Email #2:

Case Against the Draft
by Emery Nelson

Emery Nelson: Citizen, father, and a former soldier who loves his country.

Every time we have a personnel crisis in the military, the answer is too force young men into service.

The so called "fairness" issue is complete BS.

We've had the draft before and I don't remember it being particularly fair. I know that many think that somehow it would be different "this time" but as a student of history I doubt it.

If we reinstate the draft, you can also forget about any worthwhile changes taking place in the Military.

The Draft would merely reinforce the behavior of the short sighted political and military Leadership that created the problems and end any hope for constructive change.

But since we are speaking of coercion, perhaps it would be better if our leaders were forced to understand why young men don't want to serve and how come so many who are already in uniform are choosing to leave. Reinstating the draft will give the leadership no reason to correct current problems and will only encourage their continued incompetence. As the father of two teenage boys that are probably not going to college, I reject the idea of some nameless bureaucracy or bureaucrat using force to cover up his sins.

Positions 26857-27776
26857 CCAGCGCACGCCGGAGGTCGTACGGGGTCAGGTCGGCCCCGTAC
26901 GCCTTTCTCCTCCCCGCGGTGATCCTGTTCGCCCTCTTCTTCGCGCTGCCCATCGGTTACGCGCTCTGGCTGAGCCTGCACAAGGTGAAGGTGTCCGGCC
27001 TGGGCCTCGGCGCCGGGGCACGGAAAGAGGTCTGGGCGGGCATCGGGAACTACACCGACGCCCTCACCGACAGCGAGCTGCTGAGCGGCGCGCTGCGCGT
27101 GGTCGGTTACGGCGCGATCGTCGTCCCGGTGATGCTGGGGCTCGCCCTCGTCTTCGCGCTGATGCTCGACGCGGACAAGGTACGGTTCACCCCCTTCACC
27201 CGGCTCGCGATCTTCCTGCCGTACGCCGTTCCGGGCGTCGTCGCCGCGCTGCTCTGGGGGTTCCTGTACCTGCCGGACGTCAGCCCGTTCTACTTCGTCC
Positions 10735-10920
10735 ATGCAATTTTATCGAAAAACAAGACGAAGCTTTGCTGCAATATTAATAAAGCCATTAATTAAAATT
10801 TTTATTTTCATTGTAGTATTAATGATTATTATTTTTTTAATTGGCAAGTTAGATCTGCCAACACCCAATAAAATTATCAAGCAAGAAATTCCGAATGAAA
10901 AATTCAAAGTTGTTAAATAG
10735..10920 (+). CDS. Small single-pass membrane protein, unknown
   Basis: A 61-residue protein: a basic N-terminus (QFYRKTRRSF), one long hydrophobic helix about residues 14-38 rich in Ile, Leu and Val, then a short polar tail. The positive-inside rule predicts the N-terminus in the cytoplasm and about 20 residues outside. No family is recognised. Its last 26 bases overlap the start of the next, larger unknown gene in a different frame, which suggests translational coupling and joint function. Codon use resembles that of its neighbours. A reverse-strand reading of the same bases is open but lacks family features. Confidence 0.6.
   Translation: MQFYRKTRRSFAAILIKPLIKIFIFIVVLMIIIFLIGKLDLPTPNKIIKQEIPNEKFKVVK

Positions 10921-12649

And make no mistake about it, the draft is about force used by the federal government. If you don't believe it just see what happens if it's reinstated. Those who refuse to serve will have a SWAT team of Draft Marshals kick in their front door in the middle of the night and a gun put in their face while others truss you up the draftee like an animal. At a press conference the bureaucrat in charge, will claim, "it's voluntary for those selected, as long as they show up at the induction center." He will say it with a straight face. When questioned, he will sight the example of our "voluntary tax system."